Virginia Musical Theatre (VMT) proudly presents its brand new season with the Tony award-winning musical “Rodgers & Hammerstein’s Cinderella” at The Sandler for the Performing Arts October 4-6.

Making his VMT debut is veteran Broadway star Hunter Ryan Herdlicka as Prince Topher. Recently, Herdlicka starred on Broadway in the revival of Stephen Sondheim’s “A Little Night Music,” working with Catherine Zeta Jones and Angela Lansbury.

A veteran of VMT for 21 years, Emmy-nominated actress Kera O’Bryon plays Marie, Ella’s Fairy Godmother. And award-winning Director Pierre Brault will direct the production.

Equally exciting is that Cinderella is played by Norfolk’s own Amelia Dobbs, a Governor’s School for the Arts alumnae, who recently received a Bachelor of Fine Arts in Musical Theatre from Coastal Carolina University where she performed in “Legally Blonde The Musical” and “A New Brain” and had just moved to New York when she found out that she got the part.

Yiorgo: How exciting this must be for you to be performing such an iconic part in your hometown.

Amelia Dobbs: I’m so excited I get to play this role and so many people that I love get to see it. This production is exactly the same book and music that was on Broadway in 2013. People thought it was a revival, but the other versions were made for TV. Each time it has been slightly changed, from the dialogue to new songs to character changes. It was kind of like flour that was sifted through all these different sifters and the Broadway version was born. The book is very updated. It’s funny and they use a lot of modern language. It is so magical and lovely and you can bring everyone. It’s for the whole family. This particular production is special because we have such a blended cast. We have people that are local, from New York, from Governor’s School, some union and non-union people. I hope especially the character of Ella will prompt conversation because in this version there is a lot about women and gender politics as well as those who are and are not in power. It’s all on stage and it’s wrapped up in a beautiful bow with singing and dancing and gorgeous dresses. It is still relevant, so come out and enjoy the magic that is theater.

Y: How did the opportunity come up to play Cinderella and how do you even attack such an iconic role?

AD: I auditioned the day before I left for New York, I get up there, and the next day I get a phone call that I got the part and came right back. As far as playing Ella, I was very lucky to have seen the 2013 production on Broadway, where they reworked the script, added other numbers from the made for TV Rodgers and Hammerstein's version. I fell in love with it. I was 16 when I saw it. It is so grand. I certainly had sung some of these songs before because some of the songs are cut numbers from other Rodgers and Hammerstein shows like South Pacific. It’s so fun to play Ella because she loves life even though she has lost both of her parents. It’s a beautiful ballad of light and dark. I feel a lot of responsibility to get it right because there will be a lot of little girls sitting in the audience who love Cinderella but may not know this version. How do I inspire them to be this version of Ella and not the Disney version?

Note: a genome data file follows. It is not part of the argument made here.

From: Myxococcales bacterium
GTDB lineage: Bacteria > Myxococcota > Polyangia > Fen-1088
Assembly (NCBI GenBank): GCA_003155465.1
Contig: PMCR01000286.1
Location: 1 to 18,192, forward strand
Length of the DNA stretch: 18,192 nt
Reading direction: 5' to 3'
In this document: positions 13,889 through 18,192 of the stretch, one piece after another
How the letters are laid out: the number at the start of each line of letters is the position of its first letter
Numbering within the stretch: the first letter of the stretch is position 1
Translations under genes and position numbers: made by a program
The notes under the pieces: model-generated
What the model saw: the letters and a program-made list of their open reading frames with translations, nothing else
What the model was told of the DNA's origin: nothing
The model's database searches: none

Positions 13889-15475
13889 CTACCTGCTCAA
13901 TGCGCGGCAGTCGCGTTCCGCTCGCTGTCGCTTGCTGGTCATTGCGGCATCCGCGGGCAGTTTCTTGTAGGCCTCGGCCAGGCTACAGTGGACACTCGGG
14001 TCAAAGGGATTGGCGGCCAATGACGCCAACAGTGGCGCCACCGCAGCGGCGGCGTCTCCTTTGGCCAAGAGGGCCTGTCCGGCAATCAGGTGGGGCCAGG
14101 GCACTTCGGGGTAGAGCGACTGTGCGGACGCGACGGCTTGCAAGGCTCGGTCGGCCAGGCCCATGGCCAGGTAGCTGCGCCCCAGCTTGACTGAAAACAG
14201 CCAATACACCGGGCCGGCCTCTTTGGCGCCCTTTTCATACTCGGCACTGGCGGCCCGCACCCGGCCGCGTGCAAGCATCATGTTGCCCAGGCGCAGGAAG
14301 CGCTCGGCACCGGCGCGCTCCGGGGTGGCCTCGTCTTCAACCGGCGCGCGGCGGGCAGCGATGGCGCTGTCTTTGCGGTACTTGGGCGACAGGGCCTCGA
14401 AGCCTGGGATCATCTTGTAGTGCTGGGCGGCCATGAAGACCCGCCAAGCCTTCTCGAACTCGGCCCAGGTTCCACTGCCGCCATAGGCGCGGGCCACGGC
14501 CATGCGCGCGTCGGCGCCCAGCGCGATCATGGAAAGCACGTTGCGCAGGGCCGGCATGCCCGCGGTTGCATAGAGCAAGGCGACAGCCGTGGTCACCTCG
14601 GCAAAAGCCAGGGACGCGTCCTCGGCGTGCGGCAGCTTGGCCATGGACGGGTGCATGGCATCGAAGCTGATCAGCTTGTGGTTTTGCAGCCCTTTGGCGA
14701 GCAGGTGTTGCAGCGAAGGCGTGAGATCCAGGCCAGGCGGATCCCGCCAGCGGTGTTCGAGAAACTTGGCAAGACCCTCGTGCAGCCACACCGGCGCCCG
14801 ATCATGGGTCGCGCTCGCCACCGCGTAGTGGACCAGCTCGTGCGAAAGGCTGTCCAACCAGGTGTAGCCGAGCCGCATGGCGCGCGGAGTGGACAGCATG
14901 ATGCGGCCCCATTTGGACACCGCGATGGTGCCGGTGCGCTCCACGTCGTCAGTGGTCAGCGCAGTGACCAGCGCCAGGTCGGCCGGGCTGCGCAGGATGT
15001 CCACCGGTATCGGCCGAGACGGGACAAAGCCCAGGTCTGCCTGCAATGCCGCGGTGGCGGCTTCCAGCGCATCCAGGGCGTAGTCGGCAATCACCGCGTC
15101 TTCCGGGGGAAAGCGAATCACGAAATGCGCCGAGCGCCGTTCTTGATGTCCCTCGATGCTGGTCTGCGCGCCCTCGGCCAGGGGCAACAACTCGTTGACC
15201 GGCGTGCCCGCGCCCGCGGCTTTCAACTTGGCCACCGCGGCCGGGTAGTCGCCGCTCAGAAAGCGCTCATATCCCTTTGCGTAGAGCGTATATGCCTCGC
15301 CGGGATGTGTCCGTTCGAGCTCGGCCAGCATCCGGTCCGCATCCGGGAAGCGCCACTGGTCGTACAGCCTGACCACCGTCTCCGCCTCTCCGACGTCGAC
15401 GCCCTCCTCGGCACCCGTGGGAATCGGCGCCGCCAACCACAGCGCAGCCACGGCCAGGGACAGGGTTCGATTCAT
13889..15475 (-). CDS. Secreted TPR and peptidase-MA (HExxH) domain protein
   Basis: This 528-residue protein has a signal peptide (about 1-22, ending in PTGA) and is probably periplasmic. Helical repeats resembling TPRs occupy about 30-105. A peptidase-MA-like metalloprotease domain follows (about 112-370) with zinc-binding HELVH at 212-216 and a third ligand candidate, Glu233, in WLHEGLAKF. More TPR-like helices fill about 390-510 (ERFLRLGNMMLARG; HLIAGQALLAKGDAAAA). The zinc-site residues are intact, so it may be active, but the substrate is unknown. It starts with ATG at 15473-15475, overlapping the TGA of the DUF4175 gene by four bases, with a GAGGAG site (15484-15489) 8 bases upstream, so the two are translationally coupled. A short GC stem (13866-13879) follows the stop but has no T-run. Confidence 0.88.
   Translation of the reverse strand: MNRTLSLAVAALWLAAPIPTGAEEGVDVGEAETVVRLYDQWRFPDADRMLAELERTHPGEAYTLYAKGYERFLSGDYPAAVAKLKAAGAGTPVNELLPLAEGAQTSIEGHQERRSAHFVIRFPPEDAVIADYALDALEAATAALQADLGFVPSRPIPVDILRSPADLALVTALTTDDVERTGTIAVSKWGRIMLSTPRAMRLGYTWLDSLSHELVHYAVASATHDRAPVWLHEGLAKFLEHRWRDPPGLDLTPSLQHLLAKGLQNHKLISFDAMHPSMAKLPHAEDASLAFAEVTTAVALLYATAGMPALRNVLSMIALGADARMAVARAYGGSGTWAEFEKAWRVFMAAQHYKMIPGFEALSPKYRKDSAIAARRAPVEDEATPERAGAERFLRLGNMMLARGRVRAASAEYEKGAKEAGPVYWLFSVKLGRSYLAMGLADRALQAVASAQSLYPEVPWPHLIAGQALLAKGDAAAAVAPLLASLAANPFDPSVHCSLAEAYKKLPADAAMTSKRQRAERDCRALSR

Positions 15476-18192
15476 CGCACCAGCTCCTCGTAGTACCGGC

Y: Tell us about yourself, you were born here in Norfolk, what schools did you attend and why did decide to go into musical theater for a career?

AD: I was born in Norfolk and I attended Larchmont Elementary, Blair Middle School and Maury High School. I decided to go into musical theater because I loved the Hurrah Players so much. When I got into Governor’s School, I was doing a workshop for the casting director there and he was talking to me about roles I could play. That’s when I realized that I did not have to be a chemistry major, that I wanted to do musical theater. So I was a sophomore in high school and decided that I was going to audition for colleges. I went to Coastal Carolina University in South Carolina for their bachelor’s theatre program.

Y: How were you first introduced to Hurrah and what are some of your favorite memories there?

AD: I told my mother I wanted to take a tap dancing class because I loved the movie “Singing in the Rain” so much. I took Mrs. Coe’s tap class for a long time. I was eight years old and I loved it so much. I remember being at Larchmont Elementary getting in trouble because I kept tap dancing under the table. Then I started to take the musical theater classes with Hugh Copeland and I was like I have to audition for these shows.

Y: Talk about Hugh Copeland and some of your favorite memories.

AD: Hurrah Players is a huge family and they all support each other. I have so many wonderful memories from being in dance and tech rehearsals with Hugh. I credit a lot of what I know about theatre to Hugh Copeland. I remember him saying, “When you are on stage you are always on. You need to be present, looking at everyone on the stage and be a part of that community.” That has really stayed with me.

Y: What were some of the productions you were in at the Hurrah Players?

AD: I did “The Best Christmas Pageant Ever.” I had the most lovely director, Aliki Pantas Semones. That was kind of a tradition for me because I was doing Holidays in Virginia Musical Review and Ali came to my acting class and said, “Hey, you need to audition for this play.” I was like, ok, but I had not done a play before. Well, I totally loved doing that. I was sad that I had to stop doing that play when I went to Governor’s School. At Hurrah I also did “Tom Sawyer” when I was 13 and I was very excited because I had my first leading role and I got to kiss a boy. I did a lot of the Disney stuff with them, “The Little Mermaid” and “Beauty and the Beast.”